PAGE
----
“This report shows just how self-defeating the government’s obstinate refusal to contemplate early release for some prisoners has become. Open prisons hold many people who had been working in the community before the pandemic struck—contributing to the economy and re-establishing the links that lead to a crime free life. But rather than release these people, the government has kept them cooped up doing nothing. Incredibly, ministers are paying for new temporary accommodation as well, all for people who could quite safely not be there at all.”

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Commenting on the findings of today’s report by HM Inspectorate of Prisons, Peter Dawson, Director for Prison Reform Trust said:

“This report highlights the government s failure to support the often heroic efforts of staff and prisoners to stay safe during the pandemic. An effective early release plan would have freed up capacity in the estate to maintain social distancing while ensuring the basics of a humane and decent regime. But only a handful of prisoners have been released under the restrictive measures the government has introduced.

“This has left prisons such as Coldingley resorting to the routine use of buckets in cells, and consigning prisoners to sit in accommodation for 23 hours a day which ought to have been decommissioned long ago. This approach is simply not sustainable. The worrying levels of violence observed in two of the three prisons is a troubling indicator of the toll the situation is taking on the wellbeing of prisoners and staff. Ministers must now act decisively to give prisons the headroom they need.”

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Commenting on the findings of today’s report by HM Inspectorate of Prisons, Peter Dawson, Director for Prison Reform Trust said:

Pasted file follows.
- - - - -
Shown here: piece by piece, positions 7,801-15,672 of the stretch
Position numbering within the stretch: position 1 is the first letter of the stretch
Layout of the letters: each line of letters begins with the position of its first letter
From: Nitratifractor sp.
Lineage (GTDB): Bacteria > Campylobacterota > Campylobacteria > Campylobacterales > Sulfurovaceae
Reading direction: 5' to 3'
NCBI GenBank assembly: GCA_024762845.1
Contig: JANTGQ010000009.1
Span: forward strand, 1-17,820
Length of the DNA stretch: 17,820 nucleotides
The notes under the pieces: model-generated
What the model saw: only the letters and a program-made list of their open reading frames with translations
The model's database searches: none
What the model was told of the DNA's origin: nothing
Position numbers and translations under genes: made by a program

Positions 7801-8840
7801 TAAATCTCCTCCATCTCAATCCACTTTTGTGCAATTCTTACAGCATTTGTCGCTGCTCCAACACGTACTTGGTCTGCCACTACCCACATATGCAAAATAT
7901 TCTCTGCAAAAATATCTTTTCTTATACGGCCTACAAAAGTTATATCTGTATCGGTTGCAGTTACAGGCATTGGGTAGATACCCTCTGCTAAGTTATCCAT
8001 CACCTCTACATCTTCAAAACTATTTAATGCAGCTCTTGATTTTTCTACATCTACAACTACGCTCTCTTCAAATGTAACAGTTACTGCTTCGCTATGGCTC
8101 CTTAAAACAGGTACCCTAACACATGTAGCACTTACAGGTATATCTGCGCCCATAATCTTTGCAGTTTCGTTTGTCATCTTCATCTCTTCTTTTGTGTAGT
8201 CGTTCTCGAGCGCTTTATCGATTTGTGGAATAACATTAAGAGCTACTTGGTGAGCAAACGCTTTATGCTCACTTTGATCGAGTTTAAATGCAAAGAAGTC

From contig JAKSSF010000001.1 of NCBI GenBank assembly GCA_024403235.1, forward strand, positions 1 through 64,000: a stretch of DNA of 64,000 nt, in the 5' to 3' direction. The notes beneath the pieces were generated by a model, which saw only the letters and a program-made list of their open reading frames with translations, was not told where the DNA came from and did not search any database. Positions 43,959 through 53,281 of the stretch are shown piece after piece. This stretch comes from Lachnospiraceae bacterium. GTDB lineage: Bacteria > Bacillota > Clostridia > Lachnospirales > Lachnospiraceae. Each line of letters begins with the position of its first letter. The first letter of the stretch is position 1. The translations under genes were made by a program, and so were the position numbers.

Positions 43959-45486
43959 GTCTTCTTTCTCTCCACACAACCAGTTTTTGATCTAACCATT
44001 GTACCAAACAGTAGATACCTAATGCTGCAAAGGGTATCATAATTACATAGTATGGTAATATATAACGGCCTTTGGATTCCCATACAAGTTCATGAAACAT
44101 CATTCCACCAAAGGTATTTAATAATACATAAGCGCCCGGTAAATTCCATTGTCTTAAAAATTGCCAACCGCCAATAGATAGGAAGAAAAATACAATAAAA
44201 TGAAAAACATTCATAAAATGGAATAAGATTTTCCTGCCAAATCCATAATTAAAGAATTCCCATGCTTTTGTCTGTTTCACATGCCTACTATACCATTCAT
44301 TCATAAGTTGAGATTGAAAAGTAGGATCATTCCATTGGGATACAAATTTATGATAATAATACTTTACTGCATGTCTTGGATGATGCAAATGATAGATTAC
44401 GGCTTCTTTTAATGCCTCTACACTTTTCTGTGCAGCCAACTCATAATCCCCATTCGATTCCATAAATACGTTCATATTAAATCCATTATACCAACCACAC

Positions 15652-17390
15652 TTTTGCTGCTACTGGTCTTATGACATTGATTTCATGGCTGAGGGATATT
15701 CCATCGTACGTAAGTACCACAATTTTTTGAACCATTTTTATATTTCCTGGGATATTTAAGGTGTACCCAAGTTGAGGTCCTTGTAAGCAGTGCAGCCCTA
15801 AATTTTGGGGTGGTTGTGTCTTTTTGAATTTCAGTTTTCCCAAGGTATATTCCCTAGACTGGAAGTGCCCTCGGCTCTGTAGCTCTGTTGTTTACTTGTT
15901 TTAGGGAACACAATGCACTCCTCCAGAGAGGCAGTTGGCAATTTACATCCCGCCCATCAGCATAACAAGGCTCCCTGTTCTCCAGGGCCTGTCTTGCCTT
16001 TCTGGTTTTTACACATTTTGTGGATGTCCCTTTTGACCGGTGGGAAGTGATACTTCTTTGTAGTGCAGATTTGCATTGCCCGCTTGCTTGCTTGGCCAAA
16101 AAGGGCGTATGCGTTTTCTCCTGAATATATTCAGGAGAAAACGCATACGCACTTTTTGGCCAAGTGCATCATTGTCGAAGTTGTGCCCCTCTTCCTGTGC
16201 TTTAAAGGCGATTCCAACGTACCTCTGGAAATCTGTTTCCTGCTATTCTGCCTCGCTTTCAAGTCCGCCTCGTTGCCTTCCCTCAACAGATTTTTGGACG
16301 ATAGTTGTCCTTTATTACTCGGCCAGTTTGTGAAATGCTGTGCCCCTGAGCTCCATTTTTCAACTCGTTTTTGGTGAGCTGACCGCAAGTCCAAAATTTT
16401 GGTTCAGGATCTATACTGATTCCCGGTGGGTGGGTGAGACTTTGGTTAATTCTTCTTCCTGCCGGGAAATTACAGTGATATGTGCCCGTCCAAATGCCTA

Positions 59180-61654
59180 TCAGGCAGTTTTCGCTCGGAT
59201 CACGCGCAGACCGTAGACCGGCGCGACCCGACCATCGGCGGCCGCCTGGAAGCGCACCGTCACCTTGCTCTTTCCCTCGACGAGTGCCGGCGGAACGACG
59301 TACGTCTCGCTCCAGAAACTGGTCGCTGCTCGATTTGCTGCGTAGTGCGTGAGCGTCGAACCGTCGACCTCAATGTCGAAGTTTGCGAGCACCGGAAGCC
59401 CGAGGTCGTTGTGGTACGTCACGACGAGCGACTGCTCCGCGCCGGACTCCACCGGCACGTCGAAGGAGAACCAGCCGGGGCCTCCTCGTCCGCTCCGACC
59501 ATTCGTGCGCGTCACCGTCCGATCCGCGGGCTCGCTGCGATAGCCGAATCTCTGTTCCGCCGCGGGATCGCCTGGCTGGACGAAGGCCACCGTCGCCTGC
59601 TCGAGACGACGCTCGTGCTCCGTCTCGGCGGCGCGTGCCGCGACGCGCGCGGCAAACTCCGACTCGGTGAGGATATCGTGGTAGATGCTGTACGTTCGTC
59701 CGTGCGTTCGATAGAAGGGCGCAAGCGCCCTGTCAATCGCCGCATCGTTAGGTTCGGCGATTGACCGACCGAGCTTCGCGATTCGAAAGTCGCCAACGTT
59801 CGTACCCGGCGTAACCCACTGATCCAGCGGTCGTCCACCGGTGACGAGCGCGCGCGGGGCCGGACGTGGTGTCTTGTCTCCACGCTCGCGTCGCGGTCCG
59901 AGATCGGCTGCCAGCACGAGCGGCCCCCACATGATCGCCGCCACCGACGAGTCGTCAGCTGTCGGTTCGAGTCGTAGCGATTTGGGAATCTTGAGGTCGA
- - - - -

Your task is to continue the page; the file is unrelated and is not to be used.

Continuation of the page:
“This important report shows why there is absolutely no room for complacency about the crisis in our prisons. People are sharing cells with someone who might or might not be carrying the virus. They are spending weeks on end in an overcrowded cell for 23 and a half hours a day. Some sick prisoners have gone a fortnight without a shower. Prison managers, staff and prisoners have worked together to make the best of an impossible situation. They all deserve praise for doing so.

“By contrast, ministers have not done all they could to help. These three prisons are still overcrowded, but just one person has been released early to make space. To make matters worse, a much larger number of people are still being recalled to serve just a few days inside, despite the obvious risks. The current situation is obviously not sustainable, and will stop making sense as restrictions in the community start to ease and receptions into prison increase. It’s time for ministers to step up and end the overcrowding which turns a difficult situation into a dangerous one.”

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Commenting on the findings of today’s (30 April) report by the Council of Europe’s Committee for the Prevention of Torture, Peter Dawson, director of the Prison Reform Trust said:

“This is a deeply shaming report. It shows how far below the standards of a civilised country our prison system has fallen. While attention is naturally focussed on managing the immediate crisis, this searing account highlights the reasons why that task has been made exponentially more difficult, and why we should never return to ‘business as usual’ in our prisons. As the committee rightly observes, overcrowding lies at the root of the problem and the government cannot build its way out of all the harms it causes. The solution lies in a radical change in who we send to prison, and for how long.”